What is Mindfulness?

What is Mindfulness?

Well, you’d think that was a fairly simple question, wouldn’t you?

The problem, is that mindfulness as a concept, can be entirely different for different people. To some people, being mindful is paying attention to other’s beliefs. For others, it can be the ability to be intentional, friendly and caring. It can also be seen as the ability to be considerate and thoughtful with their actions, etc.

And, although all of these examples are rightfully mindful, for the purposes of our journey, I’ll be using a definition  from around 2,500 years ago.


What is mindfulness?

Mindfulness, or the concept of Mindfulness is an interpretation of the original Pali term ‘sati‘.

The original translation of Sati was to ‘keep something in mind’ ,or ‘to remember’, which makes sense. When we talk about mindfulness of the breath, for example—we’re talking about remembering the breath, maintaining your awareness on the breath.

Rupert Gethin, a practising Buddhist, who’s also Professor of Buddhist Studies at University of Bristol and President of the Pali Text Society, says…


“[sati] should be understood as what allows awareness of the full range and extent of dhammas; sati is an awareness of things in relation to things, and hence an awareness of their relative value. Applied to the satipațțhānas, presumably what this means is that sati is what causes the practitioner of yoga to “remember” that any feeling he may experience exists in relation to a whole variety or world of feelings that may be skillful or unskillful, with faults or faultless, relatively inferior or refined, dark or pure”

In other words, ‘to experience things as they are and to maintain awareness of reality’.

So, a reasoned definition would be…

“a practice of non-judgmentally acknowledging and accepting one’s thoughts, feelings, emotions and bodily sensations exactly as they are, on a moment-to-moment basis.”

That’s all fine, but what does it mean for me?

Well, the idea behind it, is that if we examine our thoughts, our emotions and the physical sensations, of a particular experience, but we don’t judge them, we can start to be fully present for every experience in life and actively set our own intention for them.

If you’re still not sure, here’s a quick ABC…

A – Appreciate the present moment. Take the time to really identify and appreciate what you’re feeling, whatever it is you’re doing.

B – Be, Just be. Remember that we’re Human BEings. In so much of our everyday lives, we act more like Human ‘DOings’. Take a moment to relax and just ‘be’ in the moment.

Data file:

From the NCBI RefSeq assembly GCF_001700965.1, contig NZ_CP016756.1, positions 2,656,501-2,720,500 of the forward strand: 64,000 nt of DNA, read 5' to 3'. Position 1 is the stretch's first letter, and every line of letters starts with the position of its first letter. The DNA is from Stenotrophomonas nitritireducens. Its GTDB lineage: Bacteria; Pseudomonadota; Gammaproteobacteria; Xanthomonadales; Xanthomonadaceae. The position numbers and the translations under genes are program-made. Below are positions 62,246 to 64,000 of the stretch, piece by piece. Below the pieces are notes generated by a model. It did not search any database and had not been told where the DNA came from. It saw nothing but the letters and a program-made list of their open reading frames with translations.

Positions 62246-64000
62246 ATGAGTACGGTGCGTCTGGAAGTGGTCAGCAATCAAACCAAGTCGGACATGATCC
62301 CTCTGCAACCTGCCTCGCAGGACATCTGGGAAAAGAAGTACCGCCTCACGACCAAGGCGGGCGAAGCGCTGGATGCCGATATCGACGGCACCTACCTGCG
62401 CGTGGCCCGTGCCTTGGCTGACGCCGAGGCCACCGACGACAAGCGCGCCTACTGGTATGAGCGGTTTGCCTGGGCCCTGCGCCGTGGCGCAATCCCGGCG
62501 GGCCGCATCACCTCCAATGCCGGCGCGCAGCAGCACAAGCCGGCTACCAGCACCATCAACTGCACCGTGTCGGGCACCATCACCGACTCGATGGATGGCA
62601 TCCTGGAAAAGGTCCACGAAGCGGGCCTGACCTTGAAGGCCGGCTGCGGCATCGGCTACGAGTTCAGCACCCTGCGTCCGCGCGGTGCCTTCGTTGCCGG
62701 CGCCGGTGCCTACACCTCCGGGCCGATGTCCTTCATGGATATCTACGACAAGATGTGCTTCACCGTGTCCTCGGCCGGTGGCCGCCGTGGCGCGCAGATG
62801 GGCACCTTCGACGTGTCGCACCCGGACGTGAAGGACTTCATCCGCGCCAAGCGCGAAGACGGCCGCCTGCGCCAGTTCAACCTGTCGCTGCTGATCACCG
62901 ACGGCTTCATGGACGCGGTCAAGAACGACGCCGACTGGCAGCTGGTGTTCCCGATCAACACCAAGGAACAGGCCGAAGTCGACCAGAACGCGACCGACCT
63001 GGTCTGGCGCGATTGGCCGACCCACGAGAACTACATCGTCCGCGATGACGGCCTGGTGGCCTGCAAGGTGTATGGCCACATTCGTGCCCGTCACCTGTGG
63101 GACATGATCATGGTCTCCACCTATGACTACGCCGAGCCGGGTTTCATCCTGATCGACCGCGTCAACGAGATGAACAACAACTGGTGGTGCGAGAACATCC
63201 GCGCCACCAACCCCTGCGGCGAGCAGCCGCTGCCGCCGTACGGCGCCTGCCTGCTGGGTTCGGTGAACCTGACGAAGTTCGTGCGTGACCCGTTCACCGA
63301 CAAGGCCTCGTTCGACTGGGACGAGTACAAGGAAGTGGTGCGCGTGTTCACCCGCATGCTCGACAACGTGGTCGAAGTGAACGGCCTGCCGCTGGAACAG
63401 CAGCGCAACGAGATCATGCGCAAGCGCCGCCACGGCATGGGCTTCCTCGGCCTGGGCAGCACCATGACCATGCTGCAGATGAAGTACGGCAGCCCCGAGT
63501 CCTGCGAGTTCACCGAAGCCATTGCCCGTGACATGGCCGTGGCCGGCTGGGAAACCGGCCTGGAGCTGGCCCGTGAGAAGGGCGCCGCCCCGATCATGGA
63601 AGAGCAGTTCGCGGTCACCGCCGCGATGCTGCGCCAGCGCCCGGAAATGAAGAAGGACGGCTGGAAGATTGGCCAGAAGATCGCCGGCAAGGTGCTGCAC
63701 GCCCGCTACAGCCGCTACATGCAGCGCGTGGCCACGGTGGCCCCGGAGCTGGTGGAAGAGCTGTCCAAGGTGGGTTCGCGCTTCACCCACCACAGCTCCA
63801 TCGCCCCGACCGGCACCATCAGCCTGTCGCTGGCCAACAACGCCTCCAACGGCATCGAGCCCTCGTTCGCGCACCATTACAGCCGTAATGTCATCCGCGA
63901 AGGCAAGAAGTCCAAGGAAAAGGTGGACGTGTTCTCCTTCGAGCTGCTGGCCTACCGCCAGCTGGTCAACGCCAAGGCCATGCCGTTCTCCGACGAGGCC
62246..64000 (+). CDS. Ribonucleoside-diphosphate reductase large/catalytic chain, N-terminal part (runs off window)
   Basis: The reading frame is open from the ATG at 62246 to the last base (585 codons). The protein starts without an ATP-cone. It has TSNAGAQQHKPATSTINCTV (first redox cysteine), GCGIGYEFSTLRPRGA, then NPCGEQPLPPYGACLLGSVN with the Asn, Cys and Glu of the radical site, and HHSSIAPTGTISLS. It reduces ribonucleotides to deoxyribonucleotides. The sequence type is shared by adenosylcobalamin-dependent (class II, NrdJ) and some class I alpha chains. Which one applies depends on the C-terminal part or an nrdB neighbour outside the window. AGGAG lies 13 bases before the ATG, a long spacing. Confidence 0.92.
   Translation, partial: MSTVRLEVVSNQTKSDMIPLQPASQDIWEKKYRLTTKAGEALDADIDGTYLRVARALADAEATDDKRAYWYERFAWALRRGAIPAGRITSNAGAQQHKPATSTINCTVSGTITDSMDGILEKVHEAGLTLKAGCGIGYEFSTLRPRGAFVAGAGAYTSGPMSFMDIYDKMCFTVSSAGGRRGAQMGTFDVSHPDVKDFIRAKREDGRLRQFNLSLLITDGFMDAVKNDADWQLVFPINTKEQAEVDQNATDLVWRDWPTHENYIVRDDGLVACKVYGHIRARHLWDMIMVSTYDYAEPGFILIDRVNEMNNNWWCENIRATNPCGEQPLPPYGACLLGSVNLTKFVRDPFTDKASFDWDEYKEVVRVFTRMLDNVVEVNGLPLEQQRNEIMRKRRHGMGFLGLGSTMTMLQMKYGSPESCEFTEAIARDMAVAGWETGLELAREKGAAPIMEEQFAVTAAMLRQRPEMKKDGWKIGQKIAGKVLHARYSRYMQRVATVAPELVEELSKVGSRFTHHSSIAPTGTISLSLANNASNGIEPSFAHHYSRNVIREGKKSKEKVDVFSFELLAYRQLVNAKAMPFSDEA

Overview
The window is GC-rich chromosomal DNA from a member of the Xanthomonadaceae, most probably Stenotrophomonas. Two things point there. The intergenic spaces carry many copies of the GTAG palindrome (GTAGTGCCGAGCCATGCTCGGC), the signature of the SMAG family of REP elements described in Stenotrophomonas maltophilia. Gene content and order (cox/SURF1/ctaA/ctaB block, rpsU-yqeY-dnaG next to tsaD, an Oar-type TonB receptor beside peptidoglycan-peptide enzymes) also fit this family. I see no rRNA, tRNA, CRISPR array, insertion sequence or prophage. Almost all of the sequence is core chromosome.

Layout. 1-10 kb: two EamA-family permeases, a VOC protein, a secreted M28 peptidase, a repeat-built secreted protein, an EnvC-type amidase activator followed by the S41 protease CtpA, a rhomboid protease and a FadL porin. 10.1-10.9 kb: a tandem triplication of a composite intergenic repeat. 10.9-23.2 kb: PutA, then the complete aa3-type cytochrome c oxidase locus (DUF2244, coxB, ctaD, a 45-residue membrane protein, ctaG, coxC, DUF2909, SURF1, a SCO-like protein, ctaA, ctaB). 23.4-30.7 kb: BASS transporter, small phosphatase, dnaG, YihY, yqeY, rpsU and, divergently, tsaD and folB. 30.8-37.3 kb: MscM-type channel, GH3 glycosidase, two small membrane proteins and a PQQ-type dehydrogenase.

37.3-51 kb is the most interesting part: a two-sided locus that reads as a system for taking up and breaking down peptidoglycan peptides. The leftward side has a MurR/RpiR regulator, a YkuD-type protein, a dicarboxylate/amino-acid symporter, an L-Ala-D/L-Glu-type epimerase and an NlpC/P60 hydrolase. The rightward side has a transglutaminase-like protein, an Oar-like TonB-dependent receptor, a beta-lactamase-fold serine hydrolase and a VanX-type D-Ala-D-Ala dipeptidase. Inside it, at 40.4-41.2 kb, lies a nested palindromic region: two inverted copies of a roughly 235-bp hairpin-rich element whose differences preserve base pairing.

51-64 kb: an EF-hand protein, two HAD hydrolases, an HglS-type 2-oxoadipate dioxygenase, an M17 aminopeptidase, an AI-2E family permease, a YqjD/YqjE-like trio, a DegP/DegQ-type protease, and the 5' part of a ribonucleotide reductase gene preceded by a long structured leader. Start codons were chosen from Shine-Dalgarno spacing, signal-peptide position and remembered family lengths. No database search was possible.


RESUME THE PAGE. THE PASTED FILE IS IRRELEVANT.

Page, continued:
C – Clear your life. Remove things from your life that don’t serve you. If you’re spending your time on things that don’t matter, there’s less time to spend on the things that do.

Here’s a fun animation from ScienceGuy, that gives a quick explanation of how the mind gets distracted, and how mindfulness can help.


Is there any scientific evidence that mindfulness works?

Actually, yes.

Scientists have used Magnetic Resonance Imaging (MRI) scans to investigate how mindfulness affects the brain (Lazar et al., 2005; Hölzel et al., 2011; Lutz et al., 2014).

And the research suggests, that mindfulness can lead to both structural and functional changes in regions of the brain, involved in the regulation of attention, emotion and self-awareness.

They found that meditation increases the density of both grey and white matter in the prefrontal cortex of the brain. They’ve also noticed thickening in other areas, including the hippocampus and posterior cingulate (Hölzel et al., 2011).

And the best news? These findings aren’t solely based on people who’ve been practicing meditation for many years (Lazar et al., 2005). There’s also good evidence to suggest that these changes occur in people who are new to mindfulness!

The changes were identified in people who’d taken part in an eight-week Mindfulness Based Stress Reduction programme (MBSR). Which would involve participants, both seasoned and beginners, practicing mindfulness for about 30-minutes per day on average (Hölzel et al., 2011).

So there you have it. Both personal experience and science say that mindfulness works. Why not give it a try?

If you have any views, comments , or thoughts, drop them in the comments. You can find out more about the benefits of Mindfulness and Meditation by reading this post.

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